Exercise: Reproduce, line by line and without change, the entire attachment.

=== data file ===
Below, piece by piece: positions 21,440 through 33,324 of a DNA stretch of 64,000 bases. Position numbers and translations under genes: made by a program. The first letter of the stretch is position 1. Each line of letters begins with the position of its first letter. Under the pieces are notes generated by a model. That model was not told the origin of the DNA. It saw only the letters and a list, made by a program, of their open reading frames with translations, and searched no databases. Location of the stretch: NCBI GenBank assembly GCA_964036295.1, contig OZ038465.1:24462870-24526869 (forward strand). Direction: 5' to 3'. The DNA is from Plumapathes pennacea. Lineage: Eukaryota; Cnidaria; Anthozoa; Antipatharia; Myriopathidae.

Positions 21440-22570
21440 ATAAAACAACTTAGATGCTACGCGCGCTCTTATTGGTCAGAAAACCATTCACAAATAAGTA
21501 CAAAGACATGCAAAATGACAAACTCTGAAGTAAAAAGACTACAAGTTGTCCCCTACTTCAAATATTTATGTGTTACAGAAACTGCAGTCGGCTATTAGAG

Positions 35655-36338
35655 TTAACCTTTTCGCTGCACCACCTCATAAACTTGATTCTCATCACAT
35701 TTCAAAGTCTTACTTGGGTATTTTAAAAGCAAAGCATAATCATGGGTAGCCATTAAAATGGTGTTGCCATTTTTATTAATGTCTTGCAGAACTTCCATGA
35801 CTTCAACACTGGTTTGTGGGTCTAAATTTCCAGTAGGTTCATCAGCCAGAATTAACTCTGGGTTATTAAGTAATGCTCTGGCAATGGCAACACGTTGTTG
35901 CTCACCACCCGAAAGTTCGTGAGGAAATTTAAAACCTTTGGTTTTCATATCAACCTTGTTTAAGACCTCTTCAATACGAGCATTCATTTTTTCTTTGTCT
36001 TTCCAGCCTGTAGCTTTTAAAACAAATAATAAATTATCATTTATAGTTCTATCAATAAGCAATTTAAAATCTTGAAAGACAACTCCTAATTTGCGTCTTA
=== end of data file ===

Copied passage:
Below, piece by piece: positions 21,440 through 33,324 of a DNA stretch of 64,000 bases. Position numbers and translations under genes: made by a program. The first letter of the stretch is position 1. Each line of letters begins with the position of its first letter. Under the pieces are notes generated by a model. That model was not told the origin of the DNA. It saw only the letters and a list, made by a program, of their open reading frames with translations, and searched no databases. Location of the stretch: NCBI GenBank assembly GCA_964036295.1, contig OZ038465.1:24462870-24526869 (forward strand). Direction: 5' to 3'. The DNA is from Plumapathes pennacea. Lineage: Eukaryota; Cnidaria; Anthozoa; Antipatharia; Myriopathidae.

Positions 21440-22570
21440 ATAAAACAACTTAGATGCTACGCGCGCTCTTATTGGTCAGAAAACCATTCACAAATAAGTA
21501 CAAAGACATGCAAAATGACAAACTCTGAAGTAAAAAGACTACAAGTTGTCCCCTACTTCAAATATTTATGTGTTACAGAAACTGCAGTCGGCTATTAGAG

Positions 35655-36338
35655 TTAACCTTTTCGCTGCACCACCTCATAAACTTGATTCTCATCACAT
35701 TTCAAAGTCTTACTTGGGTATTTTAAAAGCAAAGCATAATCATGGGTAGCCATTAAAATGGTGTTGCCATTTTTATTAATGTCTTGCAGAACTTCCATGA
35801 CTTCAACACTGGTTTGTGGGTCTAAATTTCCAGTAGGTTCATCAGCCAGAATTAACTCTGGGTTATTAAGTAATGCTCTGGCAATGGCAACACGTTGTTG
35901 CTCACCACCCGAAAGTTCGTGAGGAAATTTAAAACCTTTGGTTTTCATATCAACCTTGTTTAAGACCTCTTCAATACGAGCATTCATTTTTTCTTTGTCT
36001 TTCCAGCCTGTAGCTTTTAAAACAAATAATAAATTATCATTTATAGTTCTATCAATAAGCAATTTAAAATCTTGAAAGACAACTCCTAATTTGCGTCTTA